Meandering Thoughts on the Eve of My 21st Birthday

I turn 21 tomorrow (today, as of the actual publishing of this post). This post could have been profound, meaningful, or at the very least relevant. But it’s going to be what it’s going to be: a brief tour of the thoughts meandering about my head on this Monday evening.

Sitting in the library of my college, there’s a girl behind me speaking an Eastern European(?) language. She’s being a little loud for the likes of the woman seated across from her, but she takes no notice. And the woman doesn’t do anything more than scowl over at her. 

What does it feel like to be 21? Our society says that’s when we’re legally adults. We can be tried as adults when we turn 18, but at 21 we’re trusted to “drink responsibly” in public places. Funny, our system of rites of passage. We can drive a metal death machine at age 16, but can’t be trusted to make national political choices for another two years. We also have to wait this long before we’re able to decide whether or not that “Edward + Bella 4EVER” tattoo will stay looking good on our lower back for the rest of our lives. At 18, we can apply for an apartment lease, or to be exotic dancers, or buy cigarettes. We can even decide to tie the knot without our parents’ consent.

And then we can’t take so much as a sip of social ethanol until three more years after that. It’s really no sensible system at all.

In some cultures, we’re adults when we’re 13 or when we hit puberty – when our voices and bodies change. For girls, when we start to bleed. In this grand old culture of the U.S. of A., all we have are arbitrary distinctions. One day, you can be sent to juvie. The next day, you can be condemned to death by a jury of your peers. What a mess.

In Taiwan, where my family is from, and in many other countries, there virtually is no drinking age restriction. It may be different from social group to social group, but in public restaurants and properties, no one really gives much mind to how old you are when you drink. And is it a surprise that alcoholism here and in such countries is lower than that of the United States? When will we as a society learn that forced prohibition never sustainably works?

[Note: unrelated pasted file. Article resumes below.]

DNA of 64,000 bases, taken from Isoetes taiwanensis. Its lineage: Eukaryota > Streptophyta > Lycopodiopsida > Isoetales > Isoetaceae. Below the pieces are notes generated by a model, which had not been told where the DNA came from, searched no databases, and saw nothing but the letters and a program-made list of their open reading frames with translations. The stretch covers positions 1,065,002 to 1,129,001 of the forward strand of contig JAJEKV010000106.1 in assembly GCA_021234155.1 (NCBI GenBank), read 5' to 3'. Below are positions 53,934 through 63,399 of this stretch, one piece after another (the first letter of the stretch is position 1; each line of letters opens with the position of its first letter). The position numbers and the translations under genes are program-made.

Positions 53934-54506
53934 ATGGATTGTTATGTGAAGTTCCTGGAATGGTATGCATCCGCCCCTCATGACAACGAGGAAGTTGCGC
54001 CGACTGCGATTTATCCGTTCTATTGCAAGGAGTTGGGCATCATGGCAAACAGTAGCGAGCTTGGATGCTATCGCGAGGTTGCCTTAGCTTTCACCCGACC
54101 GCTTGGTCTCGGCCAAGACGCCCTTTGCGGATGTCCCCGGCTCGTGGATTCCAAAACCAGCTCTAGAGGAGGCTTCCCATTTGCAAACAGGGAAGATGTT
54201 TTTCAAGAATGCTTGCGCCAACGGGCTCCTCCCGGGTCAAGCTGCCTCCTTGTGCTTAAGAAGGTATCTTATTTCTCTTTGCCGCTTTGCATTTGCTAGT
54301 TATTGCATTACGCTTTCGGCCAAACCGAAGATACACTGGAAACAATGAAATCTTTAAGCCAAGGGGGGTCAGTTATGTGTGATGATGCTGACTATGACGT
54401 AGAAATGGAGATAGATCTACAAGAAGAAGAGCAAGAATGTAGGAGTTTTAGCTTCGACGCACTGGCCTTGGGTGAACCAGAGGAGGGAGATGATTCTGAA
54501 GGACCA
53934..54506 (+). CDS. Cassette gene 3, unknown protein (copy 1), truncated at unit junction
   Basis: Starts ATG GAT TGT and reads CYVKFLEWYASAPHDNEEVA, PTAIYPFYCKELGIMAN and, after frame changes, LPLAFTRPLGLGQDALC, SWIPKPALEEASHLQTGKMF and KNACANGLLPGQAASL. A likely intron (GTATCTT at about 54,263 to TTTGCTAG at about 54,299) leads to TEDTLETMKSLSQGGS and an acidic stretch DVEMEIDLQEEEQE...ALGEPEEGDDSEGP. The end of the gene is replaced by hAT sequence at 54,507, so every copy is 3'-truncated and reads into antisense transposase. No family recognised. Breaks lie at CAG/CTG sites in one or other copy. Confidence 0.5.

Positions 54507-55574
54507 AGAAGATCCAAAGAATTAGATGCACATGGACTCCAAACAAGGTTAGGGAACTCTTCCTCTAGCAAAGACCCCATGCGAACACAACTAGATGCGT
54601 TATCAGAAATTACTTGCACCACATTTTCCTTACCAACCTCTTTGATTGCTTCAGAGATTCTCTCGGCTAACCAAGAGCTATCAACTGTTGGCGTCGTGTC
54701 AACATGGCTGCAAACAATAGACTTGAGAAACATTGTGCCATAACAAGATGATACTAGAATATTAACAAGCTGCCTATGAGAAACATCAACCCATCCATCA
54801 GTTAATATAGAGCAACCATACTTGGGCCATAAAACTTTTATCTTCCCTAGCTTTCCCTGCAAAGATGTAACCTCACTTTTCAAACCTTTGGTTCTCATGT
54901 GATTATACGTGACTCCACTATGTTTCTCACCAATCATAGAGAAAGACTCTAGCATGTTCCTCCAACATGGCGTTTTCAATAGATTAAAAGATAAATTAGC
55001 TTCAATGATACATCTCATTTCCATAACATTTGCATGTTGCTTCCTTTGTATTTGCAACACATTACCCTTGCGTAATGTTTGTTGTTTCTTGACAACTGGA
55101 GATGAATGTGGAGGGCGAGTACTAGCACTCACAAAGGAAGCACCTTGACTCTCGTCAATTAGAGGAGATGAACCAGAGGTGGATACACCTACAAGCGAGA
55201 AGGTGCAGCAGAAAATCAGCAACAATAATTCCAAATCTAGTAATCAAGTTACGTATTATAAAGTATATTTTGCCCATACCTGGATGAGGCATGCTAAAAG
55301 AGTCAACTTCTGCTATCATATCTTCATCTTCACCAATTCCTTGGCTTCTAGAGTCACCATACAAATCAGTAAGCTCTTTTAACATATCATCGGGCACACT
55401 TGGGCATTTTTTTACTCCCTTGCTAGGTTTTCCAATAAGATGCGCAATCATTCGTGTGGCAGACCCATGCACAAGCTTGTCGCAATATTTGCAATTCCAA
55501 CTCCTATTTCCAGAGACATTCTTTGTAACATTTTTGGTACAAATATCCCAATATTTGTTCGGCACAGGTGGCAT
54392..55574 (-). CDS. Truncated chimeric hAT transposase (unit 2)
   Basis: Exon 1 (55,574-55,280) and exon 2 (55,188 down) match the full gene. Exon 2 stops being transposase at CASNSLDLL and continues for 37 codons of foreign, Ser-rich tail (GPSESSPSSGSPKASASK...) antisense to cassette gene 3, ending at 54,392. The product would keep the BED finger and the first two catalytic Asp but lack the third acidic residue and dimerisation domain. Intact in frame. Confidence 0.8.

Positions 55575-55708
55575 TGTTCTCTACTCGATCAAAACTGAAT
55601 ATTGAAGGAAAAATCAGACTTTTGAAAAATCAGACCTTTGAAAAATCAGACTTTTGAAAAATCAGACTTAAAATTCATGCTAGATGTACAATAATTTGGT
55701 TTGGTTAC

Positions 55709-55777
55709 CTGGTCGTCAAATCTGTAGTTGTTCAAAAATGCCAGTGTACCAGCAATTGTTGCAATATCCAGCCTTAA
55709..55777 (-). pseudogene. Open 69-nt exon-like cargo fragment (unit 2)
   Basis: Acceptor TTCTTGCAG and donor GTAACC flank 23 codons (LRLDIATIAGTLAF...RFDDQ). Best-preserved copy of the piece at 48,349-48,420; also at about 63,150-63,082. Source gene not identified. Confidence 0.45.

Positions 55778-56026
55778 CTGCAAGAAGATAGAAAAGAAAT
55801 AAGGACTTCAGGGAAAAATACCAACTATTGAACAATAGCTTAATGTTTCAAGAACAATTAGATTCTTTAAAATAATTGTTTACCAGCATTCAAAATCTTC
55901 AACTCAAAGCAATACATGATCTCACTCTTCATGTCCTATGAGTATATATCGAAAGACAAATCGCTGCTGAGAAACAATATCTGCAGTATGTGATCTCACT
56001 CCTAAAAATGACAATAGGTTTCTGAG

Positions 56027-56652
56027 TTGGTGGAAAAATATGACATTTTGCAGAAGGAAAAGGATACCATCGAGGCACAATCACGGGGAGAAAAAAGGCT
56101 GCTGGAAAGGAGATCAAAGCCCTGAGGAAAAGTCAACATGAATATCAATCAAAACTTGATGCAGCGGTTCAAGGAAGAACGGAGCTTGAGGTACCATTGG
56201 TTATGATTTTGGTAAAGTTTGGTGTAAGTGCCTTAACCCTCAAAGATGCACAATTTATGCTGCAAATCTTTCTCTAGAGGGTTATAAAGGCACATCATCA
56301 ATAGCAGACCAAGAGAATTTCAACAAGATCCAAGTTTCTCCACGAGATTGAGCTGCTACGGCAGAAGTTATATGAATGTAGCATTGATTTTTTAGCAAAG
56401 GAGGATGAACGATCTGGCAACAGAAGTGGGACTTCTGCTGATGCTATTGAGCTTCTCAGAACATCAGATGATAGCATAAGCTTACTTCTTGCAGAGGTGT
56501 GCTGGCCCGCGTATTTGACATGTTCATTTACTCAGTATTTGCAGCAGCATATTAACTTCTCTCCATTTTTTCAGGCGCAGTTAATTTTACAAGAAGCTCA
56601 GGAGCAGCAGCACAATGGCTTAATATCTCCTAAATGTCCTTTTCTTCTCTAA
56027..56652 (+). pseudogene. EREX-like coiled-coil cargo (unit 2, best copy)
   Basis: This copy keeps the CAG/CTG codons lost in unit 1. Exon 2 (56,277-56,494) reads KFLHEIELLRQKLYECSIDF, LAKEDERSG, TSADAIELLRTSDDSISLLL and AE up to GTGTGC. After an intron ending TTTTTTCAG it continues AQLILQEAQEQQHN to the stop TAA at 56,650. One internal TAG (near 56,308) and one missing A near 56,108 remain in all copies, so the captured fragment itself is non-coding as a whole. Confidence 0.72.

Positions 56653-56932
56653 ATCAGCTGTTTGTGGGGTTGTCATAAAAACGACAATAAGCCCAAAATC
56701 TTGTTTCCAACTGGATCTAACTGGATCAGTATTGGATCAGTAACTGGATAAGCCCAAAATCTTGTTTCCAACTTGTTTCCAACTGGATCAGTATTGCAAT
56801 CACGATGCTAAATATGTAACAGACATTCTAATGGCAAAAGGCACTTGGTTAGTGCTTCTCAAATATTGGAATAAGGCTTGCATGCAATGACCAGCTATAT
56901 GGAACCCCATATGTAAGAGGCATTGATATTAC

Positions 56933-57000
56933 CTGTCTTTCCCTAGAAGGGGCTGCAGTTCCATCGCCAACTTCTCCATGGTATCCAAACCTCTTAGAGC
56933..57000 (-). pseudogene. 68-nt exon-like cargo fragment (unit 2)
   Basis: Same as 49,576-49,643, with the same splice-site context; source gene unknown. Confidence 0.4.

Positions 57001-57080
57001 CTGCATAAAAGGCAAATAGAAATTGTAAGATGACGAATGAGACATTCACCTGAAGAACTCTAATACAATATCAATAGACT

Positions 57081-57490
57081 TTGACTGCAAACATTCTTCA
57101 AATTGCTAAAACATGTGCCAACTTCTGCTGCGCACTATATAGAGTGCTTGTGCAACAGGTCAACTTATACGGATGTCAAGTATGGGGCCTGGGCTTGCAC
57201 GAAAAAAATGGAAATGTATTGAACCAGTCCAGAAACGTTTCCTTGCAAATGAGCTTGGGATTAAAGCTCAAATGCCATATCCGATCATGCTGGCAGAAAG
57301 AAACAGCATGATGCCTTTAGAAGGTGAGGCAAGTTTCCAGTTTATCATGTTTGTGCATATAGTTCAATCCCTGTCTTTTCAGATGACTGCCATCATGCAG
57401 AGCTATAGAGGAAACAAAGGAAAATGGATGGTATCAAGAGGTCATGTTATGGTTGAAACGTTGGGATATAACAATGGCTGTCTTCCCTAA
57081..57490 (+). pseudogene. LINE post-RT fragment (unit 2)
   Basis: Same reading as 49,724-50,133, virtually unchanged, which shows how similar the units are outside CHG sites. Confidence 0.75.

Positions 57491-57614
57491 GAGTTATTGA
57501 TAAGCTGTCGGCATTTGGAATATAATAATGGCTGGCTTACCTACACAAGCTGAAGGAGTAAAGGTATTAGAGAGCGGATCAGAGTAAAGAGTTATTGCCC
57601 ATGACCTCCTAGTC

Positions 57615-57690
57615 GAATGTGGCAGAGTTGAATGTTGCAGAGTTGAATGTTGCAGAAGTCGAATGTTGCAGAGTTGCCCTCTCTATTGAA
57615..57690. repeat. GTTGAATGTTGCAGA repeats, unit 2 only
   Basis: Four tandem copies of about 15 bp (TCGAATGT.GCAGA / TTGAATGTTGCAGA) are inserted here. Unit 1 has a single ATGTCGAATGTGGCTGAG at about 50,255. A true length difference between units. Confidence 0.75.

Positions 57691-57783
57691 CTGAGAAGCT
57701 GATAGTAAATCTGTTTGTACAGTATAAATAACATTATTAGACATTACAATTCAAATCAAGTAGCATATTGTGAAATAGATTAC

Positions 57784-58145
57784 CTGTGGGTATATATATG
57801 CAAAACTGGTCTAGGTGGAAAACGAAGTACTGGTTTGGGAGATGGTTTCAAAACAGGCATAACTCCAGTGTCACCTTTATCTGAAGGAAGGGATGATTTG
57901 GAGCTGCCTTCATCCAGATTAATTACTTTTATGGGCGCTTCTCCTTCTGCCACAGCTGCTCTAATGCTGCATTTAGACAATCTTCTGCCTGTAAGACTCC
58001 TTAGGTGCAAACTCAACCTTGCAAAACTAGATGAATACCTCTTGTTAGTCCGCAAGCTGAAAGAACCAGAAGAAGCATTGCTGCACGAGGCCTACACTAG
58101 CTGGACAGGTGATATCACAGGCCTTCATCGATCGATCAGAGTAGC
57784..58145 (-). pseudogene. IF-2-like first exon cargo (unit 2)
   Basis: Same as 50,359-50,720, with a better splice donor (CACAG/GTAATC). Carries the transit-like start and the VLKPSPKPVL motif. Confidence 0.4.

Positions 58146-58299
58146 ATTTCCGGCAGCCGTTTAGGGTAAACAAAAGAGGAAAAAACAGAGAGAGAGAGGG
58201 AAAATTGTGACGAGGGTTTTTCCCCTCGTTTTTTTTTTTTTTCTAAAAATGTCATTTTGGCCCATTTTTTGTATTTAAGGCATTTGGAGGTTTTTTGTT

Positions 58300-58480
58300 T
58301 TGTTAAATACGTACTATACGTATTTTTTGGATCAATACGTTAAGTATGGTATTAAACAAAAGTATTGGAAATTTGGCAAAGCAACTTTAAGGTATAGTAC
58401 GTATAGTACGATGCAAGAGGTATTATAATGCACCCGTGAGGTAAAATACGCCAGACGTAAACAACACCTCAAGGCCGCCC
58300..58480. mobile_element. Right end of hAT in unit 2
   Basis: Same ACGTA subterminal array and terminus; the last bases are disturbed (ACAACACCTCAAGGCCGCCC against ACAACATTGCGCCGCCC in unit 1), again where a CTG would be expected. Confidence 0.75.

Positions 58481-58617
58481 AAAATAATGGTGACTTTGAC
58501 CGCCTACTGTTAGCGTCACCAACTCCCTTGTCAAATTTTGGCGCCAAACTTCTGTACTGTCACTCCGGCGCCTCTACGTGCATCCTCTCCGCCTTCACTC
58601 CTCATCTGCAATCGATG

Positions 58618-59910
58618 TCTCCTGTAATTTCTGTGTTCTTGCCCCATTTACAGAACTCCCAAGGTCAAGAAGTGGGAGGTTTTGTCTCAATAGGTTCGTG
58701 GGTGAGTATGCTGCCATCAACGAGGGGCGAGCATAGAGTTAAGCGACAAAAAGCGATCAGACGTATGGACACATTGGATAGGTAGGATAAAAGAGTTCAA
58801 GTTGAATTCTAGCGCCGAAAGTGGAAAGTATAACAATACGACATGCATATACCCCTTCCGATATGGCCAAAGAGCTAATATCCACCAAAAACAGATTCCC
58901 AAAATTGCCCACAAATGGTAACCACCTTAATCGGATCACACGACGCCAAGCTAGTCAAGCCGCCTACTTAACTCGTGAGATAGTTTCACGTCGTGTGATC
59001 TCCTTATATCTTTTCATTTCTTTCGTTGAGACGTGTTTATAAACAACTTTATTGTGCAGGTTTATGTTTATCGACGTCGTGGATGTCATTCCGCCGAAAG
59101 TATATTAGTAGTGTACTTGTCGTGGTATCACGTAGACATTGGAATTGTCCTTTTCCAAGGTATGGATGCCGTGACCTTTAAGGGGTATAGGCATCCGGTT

The girl’s quiet now. I feel self-conscious typing so loudly now.

I have nothing planned for this momentous birthday. I hear that all birthdays after this one aren’t even worth celebrating (or lamenting). Maybe the decade birthdays. How depressing. Soon, I’ll be able to go into those places with the NO MINORS signs. “Haha,” I’ll think, grinning from ear to ear, “I am no longer a minor in this society. Fiddle dee dee.”

Whoop di doo?

Seriously, when will the actual feeling of adulthood start creeping into my head? As far as I know, I’m still a kid. I’m still a wandering pup in a big wide world still looking for a warm belly when I can. Just because the invisible law of this country deems me to be an “adult,” doesn’t mean I am one. It doesn’t mean I’ll ever really feel like one.  Society’ll do all it can to pile on bills, taxes, 8-to-5 jobs, and other “adult responsibilities” to trick me into thinking I’m one. Who in our culture is truly mature? I feel like we’re all domesticated puppy dogs – a culture of unrealized wolves. It’s all a farce.

It is just way too quiet now. What is this, a library or something?

Can someone help me contain my excitement?

But look at this, I’m being such a bore, such a yumm yucker. I know I’ll have enjoy myself – if not on my birthday, then later on in life. Christ, I’ve already had a great deal of fun. There’s nothing to complain about (without getting existentially angsty). Being 21 and beyond is going to be pretty all right. Also, the quiet life sounds nice, but even moderation needs to be taken into moderation. The party-hardy and rave scene will never by my regular diet, but it sure sounds like fun to try out here and there like Grandma’s super fatty, ultra salty, so damn bad yet so damn good home cooking. We can be in danger of having too much ice cream, but we can also be in danger of having too much broccoli as well.

Here is where I sigh a sigh of resignation and acceptance. Adulthood’s going to have to be taken just like everything else. One step at a time. And what the heck do I know? I’m still a baby. I still got time to be proven right (but hopefully oh, so wrong. Hopefully.) And I’m going to put this one last thing out there, that no matter how introverted anyone is, they should soak their big toe out in the waves just once [in a while] at the very least. Really, we only live once, as the kids say. And that’s all I my wandering mind has to say about that.

So Happy Birthday, Sigmund Freud, George Clooney, and Maximilien Robespierre. May 6th is going to be a lovely day. Even if it didn’t work out so well for the Hindenburg.

Oh, she’s started talking on the phone again. I don’t feel so bad anymore.

I may have posted this before, but it’s a video worth watching at least twice.